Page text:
Note from Storm: This 11-year-old project isn’t new, but its lasting success makes it a great model for other communities. In my global travels as a speaker and consultant on both urban revitalization and nature restoration, I’m constantly surprised by the number of cities that ignore wonderfully-restorable natural features that could catalyze the rebirth of their downtowns.
Granted, some of these features aren’t even visible: sometimes a search of old city plans, historic photographs, or interviews with elderly residents is needed to discover that a now-buried stream used to run through a neighborhood. Others are more obvious, such as the straight, ugly, concrete-lined ditches that civil engineers long-ago created out of beautiful, meandering creeks.
Few activities can add as much to add quality of life to a downtown–making it a magnet for residents and businesses alike–than a restored natural feature, preferably with flowing water. Nature is beautiful wherever it is, but there’s something magical and the unexpected juxtaposition of the natural and built environments in densely-populated urban areas.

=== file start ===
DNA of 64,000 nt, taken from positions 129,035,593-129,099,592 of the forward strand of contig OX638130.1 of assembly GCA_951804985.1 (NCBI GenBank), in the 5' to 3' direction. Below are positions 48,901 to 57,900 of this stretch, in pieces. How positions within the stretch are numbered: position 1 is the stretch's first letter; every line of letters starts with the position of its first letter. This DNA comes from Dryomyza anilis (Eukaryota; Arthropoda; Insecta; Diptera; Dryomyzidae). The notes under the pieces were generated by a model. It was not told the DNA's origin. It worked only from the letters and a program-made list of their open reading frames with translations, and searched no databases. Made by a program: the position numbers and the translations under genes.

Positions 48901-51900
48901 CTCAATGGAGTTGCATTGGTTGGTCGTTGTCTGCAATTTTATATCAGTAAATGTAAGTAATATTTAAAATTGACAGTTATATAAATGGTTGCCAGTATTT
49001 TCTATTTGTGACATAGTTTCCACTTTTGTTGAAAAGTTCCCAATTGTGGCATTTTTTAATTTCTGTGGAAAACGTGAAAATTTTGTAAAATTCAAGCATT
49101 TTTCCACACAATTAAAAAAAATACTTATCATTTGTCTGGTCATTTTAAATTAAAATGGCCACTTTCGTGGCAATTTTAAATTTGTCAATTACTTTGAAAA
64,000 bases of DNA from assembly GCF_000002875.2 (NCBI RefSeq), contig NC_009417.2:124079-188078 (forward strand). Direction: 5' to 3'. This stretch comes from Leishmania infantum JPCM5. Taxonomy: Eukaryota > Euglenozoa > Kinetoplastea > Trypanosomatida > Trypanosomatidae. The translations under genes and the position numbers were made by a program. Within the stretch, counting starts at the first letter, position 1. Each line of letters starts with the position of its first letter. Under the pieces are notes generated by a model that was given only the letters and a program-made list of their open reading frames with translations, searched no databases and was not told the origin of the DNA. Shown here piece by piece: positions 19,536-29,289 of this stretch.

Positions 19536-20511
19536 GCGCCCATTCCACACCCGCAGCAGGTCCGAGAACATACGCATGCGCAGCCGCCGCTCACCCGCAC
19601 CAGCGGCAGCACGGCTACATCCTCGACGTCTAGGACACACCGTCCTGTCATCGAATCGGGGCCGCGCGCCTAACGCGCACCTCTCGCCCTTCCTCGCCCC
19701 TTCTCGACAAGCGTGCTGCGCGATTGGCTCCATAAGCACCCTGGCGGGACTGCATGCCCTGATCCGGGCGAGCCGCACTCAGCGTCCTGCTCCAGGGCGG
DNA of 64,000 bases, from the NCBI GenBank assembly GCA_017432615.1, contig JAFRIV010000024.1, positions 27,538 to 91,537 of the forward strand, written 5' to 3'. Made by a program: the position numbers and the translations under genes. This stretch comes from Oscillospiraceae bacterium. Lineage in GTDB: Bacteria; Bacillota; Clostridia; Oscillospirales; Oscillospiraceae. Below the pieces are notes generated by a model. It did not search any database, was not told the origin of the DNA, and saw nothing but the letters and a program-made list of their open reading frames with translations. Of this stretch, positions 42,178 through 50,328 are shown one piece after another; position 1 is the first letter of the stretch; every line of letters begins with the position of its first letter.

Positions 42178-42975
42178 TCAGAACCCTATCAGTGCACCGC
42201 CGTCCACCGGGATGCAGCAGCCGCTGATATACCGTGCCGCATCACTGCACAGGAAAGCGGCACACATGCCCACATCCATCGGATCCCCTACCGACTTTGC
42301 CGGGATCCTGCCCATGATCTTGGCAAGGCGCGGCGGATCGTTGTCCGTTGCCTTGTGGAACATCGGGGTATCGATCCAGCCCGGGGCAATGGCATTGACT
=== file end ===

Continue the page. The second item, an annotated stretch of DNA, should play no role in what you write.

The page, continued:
From the article: Located in the center of downtown Greenville, South Carolina, in the foothills of the Blue Ridge Mountains, Falls Park on the Reedy is an urban oasis and centerpiece for the city— thanks to the transformation of a forgotten 40-foot tall waterfall and overgrown river valley.
Development of the 26-acre park included replacing a four-lane vehicular bridge built directly over the falls with an elegant, curving, pedestrian suspension bridge designed by Boston-based Rosales+Partners. The award-winning bridge appears to float above the river, offering a dramatic overlook of the falls, and it has become a signature of the park and city.
The park, completed in 2004, is the realization of a vision that began with a 1907 “Beautifying and Improving Greenville, South Carolina” report sponsored by the local municipal league that identified the river falls and gorge as “the most distinctive feature in the topography and landscape of Greenville.”
Liberating the falls and creating a park was advanced by the Carolina Foothills Garden Club, which led an effort to establish the park beginning in 1967 and engaged Washington DC-based landscape architect Andrea Mains in 1987 to complete a master plan.